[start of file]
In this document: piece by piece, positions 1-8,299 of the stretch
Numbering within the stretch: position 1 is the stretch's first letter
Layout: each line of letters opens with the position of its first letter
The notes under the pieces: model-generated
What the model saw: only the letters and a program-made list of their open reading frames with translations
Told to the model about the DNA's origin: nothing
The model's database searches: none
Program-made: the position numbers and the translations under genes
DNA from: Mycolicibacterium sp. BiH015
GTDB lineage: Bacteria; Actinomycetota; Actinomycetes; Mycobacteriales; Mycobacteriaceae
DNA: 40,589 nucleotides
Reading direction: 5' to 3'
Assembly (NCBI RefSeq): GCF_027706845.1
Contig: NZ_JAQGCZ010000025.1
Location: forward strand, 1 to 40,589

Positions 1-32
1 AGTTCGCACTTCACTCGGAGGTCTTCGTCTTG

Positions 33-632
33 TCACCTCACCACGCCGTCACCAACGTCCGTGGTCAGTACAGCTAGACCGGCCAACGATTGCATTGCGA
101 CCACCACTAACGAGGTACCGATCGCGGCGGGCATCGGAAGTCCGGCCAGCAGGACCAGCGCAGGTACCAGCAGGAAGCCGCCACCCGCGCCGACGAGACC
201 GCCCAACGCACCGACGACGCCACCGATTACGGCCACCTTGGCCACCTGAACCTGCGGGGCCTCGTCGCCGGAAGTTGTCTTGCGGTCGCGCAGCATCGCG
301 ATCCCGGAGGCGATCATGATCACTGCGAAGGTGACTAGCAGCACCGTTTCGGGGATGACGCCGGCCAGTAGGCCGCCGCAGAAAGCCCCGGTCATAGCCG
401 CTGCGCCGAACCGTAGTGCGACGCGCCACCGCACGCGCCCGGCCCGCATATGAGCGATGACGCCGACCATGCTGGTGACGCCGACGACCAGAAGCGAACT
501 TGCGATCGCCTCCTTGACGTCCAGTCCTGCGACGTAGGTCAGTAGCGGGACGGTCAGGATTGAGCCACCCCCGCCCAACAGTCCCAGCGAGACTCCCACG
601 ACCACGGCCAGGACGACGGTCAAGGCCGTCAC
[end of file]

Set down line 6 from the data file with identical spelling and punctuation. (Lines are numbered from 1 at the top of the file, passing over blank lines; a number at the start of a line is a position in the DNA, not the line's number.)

Told to the model about the DNA's origin: nothing